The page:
How to deal with mental health related absence | Moorepay
November 30, 2022

How to deal with mental health related absence

reduce absence

According to Mind, 1 in 6 employees are dealing with a mental health problem such as anxiety, depression or stress which can have a significant impact on employee wellbeing.

In addition, the mental healthy charity found that 41% of those who experienced their mental health worsening during the pandemic put it down to money worries. Consequently, the combined effect of covid-19 and the cost-of-living crisis is having a negative impact on people’s mental health.

The reasons for absence

The Health and Safety Executive (HSE) reported that the UK lost a staggering 17 million working days to work-related stress, depression or anxiety in the year 2021 to 2022. Furthermore, the Mental Health Foundation revealed12.7% of all sickness absence days in the UK can be attributed to mental health conditions and interestingly women in full-time positions are nearly twice as likely to have a mental health problem as full-time employed men.

How absence affects your business

All this paints a pretty dim picture for the future. The impact of employee absences on businesses is massive. Not only does it affect business continuity and cause problems with staff cover, it can also affect a business’ ability to deliver its products or services at the expected standard.

It therefore makes sense for organisations of all sizes to be proactive in their approach to mental health issues. Through putting processes and support in place aimed at helping employees with mental health issues they may encounter it will hopefully reduce absenteeism.

So, what steps can you take to reduce absence and better support your employees’ mental health?

1. Effective communication

Communicate to your employees that your company’s attitude towards mental health issues is both open and progressive. This could go a long way to dissuading employees from ‘bottling up’ any issues they are facing.

2. Employee Assistance Programme

You may wish to consider some form of Employee Assistance Programme (EAP). This is where employees are given access to an outsourced provider of assistance that’s 100% confidential. This could be of particular benefit to those employees who, despite the company’s open stance, may still feel a sense of stigma over poor mental health.

3. Absence monitoring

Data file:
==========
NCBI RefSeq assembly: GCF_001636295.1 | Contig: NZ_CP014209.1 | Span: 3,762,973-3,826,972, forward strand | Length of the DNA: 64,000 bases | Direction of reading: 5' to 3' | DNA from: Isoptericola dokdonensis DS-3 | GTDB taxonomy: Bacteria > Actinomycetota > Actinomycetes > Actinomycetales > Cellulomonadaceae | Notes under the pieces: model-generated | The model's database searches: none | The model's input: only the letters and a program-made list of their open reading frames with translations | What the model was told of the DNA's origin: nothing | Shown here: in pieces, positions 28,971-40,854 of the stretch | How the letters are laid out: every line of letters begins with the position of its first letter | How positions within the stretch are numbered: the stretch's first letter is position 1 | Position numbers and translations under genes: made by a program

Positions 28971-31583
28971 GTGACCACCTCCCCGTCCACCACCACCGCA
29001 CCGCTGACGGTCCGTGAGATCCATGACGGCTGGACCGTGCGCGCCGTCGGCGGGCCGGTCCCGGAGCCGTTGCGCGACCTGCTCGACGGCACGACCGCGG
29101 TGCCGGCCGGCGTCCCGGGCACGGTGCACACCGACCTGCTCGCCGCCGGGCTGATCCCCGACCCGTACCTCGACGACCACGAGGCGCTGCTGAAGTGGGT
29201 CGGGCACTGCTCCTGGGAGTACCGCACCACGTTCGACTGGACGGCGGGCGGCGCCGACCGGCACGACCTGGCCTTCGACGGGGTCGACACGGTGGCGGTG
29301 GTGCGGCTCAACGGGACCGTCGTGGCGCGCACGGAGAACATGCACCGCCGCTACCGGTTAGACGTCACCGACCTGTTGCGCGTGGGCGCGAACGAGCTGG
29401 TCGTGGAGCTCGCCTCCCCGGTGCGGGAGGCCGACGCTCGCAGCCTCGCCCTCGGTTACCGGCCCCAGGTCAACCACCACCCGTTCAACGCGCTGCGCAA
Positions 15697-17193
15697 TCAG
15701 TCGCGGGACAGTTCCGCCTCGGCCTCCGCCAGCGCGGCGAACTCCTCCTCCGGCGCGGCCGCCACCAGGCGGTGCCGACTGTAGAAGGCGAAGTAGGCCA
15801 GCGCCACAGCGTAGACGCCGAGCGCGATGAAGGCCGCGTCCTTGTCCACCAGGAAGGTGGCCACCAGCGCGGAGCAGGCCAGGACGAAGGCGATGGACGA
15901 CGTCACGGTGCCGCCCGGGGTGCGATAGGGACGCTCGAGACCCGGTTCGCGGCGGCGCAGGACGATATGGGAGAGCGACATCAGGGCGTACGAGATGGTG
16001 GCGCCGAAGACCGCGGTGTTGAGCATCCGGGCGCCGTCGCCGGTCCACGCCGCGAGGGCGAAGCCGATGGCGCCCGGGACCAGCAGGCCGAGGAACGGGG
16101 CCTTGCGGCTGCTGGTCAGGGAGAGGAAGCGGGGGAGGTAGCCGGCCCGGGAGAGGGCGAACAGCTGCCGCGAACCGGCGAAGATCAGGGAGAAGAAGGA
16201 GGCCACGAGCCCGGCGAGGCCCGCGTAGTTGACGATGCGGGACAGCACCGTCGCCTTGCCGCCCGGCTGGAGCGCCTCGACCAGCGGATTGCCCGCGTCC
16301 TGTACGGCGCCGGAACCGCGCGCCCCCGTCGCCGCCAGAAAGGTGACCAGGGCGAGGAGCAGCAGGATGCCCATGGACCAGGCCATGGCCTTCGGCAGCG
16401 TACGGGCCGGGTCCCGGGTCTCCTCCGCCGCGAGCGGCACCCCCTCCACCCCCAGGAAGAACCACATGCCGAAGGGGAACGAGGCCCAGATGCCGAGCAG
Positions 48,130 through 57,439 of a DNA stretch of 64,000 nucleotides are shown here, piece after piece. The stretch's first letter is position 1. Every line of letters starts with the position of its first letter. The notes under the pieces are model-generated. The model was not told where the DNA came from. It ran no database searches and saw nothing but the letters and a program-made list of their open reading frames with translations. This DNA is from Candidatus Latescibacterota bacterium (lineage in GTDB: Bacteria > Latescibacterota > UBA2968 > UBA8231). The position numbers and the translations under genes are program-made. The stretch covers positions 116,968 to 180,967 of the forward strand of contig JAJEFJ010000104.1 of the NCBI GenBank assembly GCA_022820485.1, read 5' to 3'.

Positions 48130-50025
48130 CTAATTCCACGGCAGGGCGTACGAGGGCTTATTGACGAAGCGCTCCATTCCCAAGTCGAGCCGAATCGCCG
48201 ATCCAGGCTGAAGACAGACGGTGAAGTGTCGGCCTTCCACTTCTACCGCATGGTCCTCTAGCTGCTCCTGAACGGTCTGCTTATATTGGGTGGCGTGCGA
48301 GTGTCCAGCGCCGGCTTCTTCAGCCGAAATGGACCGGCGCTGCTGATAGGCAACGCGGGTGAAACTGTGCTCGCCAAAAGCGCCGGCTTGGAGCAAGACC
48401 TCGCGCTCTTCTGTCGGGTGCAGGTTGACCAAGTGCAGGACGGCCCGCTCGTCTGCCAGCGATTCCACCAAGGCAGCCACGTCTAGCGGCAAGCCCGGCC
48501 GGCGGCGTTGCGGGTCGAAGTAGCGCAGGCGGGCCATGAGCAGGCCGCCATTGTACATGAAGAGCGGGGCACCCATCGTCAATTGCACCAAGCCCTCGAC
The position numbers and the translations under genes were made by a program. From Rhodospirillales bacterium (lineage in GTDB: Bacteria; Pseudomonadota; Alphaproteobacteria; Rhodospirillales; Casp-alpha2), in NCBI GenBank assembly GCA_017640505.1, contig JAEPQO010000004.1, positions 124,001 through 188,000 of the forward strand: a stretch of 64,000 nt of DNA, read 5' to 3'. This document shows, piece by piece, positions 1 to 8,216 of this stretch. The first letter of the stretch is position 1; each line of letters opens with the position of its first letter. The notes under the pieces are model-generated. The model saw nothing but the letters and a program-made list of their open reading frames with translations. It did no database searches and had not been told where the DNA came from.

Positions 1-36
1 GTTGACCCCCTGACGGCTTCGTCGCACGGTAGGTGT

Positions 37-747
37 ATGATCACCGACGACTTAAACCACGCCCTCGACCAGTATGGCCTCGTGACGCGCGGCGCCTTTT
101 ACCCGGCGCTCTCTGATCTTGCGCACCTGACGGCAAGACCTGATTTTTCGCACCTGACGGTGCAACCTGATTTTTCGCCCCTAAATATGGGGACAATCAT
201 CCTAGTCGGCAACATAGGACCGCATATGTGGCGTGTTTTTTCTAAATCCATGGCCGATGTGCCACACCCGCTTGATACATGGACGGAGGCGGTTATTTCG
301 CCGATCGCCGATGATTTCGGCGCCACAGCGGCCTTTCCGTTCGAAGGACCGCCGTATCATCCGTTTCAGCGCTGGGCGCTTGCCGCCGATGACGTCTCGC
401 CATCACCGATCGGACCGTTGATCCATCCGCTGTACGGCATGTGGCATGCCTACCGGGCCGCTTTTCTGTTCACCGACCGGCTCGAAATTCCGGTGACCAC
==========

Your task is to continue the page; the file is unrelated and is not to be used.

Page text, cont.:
Another way companies can seek to get ahead of the curve and reduce absence, is to actively monitor absence patterns. Not just in terms of the amount of time being taken, but the frequency. Patterns can also be identified such as whether an employee is always absent on a particular day of the week.

This can all be done manually, but there are also a number of software options that can provide alerts when a particular level of absence, or an absence pattern, is detected.

4. Return to work interviews

Finally, having a robust return to work interview process has been proven to greatly assist with absence management.

Do you have employees who just like to take the odd day off? Having to explain face-to-face why they were absent can improve their attendance.

For those with genuine difficulties, identifying the source of the problems, whether they be physical or mental, is really important. This information will put the employer in the best position to tailor any support needed. Plus, it will of course help keep workplace absence down to a minimum.

Need advice?

Got questions on how to monitor absence patterns, the benefits of EAP, or how best to reduce absence and support employee mental health? Contact Moorepay for help and support.

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About the author

Stuart Morley

Having completed degrees In Law, Criminal Justice and Federal Politics, Stuart finished his training at Manchester Metropolitan University in 2003. He was then awarded a scholar's bursary from the Honorable Society of the Inner Temple in October 2003 and called to the Bar of England and Wales. Stuart's experience handling hundreds of cases enables him to identify risk efficiently, working closely with Moorepay's advice service to place our clients in strong positions should they ever be sued. At Moorepay, Stuart has practiced exclusively in Employment Law, representing employers regularly in Tribunals across the UK in cases covering Wages, Breach of Contract, Unfair Dismissal, Discrimination, Transfer of Undertakings, Whistleblowing, Working Time and many others.